CWRU Carnevale

Pictures online now!

Hope everyone is ready for Carnevale next semester!

We are in the process of submitting USG Mass Funding so that Carnevale can rock!

Sponsored by
La Dolce Vita Restraunt, Mama Santa's, Murray Hill Market, Valentino's, La Pizzeria, and Corbo's!

Carnevale History

     The word carnival (Italian: carnevale) possibly comes from the Latin carnem levare or carnelevarium, which means to take away or remove meat!. A more probable etymology for the word carnevale may be derived from the Latin carne + vale, meaning "farewell to meat". Developed around the Roman Catholic festival of Lent (Quaresima - derived from the Latin term Quadragesima, or "the forty days"), carnevale was associated with the pre-Lenten festivals practiced on and around Martedí Grasso (Shrove Tuesday) or Mardi Gras (trans. Fat Tuesday).

    Traditionally, the forty days in Lent would mark a season of sorrowful reflection, fasting and abstinence from fruit, eggs, meat and dairy products. Although carnevale is first mentioned in documented sources in 1092 during the Dogate of Vitale Falier, the history of Venetian carnival is thought to have originated from an annual celebration of Doge Vitale Michieli II's victory over Ulrich II of Treven, Patriarch of Aquileia in 1162. Ulrich II was taken prisoner together with 12 vassals who were allied to the feudal Friulians in a rebellion against the Republic's (Italian: Serenissima Repubblica di Venezia) control over the territory of Grado. Ulric was eventually released on the condition that he pay an annual tribute to Venice in the form of 12 loaves of bread, 12 pigs and 1 bull. During this period a tradition began of slaughtering a bull (representing Ulric) and 12 pigs in the Piazza di San Marco around Shrove Thursday (Veneziano: Zioba Grasso) to commemorate the victory. The first documented sources, mentioning the use of masks in Venice can be found as far back as the 13th centaury. The document describes the the practice of masked men throwing scented eggs at ladies and its prohibition by the council (Venetian Laws, 1268 May).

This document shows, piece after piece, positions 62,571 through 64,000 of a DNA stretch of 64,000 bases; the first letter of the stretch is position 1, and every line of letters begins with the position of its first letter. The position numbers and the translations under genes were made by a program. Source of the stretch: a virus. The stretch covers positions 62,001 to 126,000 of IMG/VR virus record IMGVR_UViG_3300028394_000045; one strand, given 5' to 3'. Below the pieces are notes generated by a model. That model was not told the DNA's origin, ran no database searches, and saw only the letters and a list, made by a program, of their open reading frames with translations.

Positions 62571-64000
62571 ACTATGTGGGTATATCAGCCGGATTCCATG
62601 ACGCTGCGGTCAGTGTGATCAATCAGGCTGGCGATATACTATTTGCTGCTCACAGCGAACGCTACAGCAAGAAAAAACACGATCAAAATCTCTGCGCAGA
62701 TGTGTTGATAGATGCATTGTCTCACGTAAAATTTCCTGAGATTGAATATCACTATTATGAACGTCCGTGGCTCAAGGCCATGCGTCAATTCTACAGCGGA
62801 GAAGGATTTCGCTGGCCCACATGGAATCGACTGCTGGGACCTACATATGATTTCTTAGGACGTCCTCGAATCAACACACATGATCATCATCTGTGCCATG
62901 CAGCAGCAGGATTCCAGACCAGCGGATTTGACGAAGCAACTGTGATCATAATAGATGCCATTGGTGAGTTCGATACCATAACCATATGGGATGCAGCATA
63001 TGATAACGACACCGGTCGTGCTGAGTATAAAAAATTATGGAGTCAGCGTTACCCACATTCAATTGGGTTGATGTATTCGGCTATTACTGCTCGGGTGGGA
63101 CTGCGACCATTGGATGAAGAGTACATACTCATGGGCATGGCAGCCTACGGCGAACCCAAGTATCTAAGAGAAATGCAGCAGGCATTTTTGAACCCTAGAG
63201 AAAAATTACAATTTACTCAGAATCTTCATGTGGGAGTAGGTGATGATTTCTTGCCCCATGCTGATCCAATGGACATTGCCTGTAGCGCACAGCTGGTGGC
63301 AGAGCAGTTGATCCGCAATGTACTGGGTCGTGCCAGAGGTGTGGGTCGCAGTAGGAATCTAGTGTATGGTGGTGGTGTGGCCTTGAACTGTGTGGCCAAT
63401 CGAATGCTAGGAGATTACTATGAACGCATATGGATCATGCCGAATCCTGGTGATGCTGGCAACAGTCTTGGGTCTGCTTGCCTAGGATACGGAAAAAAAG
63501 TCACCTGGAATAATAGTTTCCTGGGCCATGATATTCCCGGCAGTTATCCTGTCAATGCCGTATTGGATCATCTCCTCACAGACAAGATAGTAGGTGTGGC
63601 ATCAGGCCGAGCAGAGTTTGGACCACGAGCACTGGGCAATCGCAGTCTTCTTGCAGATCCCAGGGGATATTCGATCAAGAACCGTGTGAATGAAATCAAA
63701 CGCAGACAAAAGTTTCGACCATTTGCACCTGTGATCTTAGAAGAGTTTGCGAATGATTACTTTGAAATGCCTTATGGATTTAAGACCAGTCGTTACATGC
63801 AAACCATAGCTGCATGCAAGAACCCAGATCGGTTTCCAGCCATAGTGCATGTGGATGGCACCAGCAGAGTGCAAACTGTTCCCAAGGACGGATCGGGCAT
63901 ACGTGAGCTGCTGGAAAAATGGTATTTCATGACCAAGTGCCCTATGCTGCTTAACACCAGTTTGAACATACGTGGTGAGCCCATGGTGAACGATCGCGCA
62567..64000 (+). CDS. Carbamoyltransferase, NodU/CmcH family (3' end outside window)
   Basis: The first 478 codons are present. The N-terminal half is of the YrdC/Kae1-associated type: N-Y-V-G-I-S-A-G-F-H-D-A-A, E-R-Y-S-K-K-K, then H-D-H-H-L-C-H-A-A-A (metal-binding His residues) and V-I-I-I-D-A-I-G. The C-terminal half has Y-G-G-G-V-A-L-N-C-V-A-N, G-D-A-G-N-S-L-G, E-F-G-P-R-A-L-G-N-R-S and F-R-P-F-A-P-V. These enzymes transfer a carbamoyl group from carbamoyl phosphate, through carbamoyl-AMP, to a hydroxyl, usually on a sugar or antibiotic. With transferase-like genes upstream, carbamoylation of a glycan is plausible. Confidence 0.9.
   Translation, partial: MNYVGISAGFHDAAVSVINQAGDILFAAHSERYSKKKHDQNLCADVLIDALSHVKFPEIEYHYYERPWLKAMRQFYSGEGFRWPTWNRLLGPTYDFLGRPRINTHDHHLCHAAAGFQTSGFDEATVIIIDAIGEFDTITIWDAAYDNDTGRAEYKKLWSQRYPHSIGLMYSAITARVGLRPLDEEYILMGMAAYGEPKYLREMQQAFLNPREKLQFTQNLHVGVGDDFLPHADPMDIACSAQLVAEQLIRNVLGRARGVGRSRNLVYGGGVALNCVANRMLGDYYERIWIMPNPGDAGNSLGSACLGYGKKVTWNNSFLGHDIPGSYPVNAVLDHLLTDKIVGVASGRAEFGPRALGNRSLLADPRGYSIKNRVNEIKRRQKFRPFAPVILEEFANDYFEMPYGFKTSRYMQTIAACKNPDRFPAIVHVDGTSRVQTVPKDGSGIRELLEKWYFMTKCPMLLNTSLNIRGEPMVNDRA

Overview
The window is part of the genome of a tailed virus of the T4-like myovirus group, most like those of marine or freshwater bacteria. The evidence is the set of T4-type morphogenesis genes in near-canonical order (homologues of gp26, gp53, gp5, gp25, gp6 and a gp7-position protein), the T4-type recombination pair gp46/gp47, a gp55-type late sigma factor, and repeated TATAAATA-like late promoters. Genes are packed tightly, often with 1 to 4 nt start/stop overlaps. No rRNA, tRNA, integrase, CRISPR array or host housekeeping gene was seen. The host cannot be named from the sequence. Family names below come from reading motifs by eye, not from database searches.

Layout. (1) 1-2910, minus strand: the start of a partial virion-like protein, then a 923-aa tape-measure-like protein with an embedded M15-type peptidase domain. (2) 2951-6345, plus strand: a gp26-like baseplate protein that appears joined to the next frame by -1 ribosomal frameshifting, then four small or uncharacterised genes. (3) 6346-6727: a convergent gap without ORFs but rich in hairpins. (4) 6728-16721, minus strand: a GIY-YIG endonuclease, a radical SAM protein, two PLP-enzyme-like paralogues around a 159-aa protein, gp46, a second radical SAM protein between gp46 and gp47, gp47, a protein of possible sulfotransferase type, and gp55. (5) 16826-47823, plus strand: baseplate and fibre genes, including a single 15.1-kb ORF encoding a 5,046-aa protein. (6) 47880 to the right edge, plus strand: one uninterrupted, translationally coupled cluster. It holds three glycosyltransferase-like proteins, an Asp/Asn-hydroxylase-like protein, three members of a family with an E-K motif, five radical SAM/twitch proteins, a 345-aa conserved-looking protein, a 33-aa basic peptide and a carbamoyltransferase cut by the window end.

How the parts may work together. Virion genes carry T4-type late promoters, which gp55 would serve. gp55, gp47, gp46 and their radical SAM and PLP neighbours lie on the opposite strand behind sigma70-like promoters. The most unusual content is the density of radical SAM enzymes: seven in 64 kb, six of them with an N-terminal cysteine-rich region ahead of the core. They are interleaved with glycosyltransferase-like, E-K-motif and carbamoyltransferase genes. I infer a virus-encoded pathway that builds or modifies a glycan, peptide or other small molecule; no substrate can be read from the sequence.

source: Mask Shop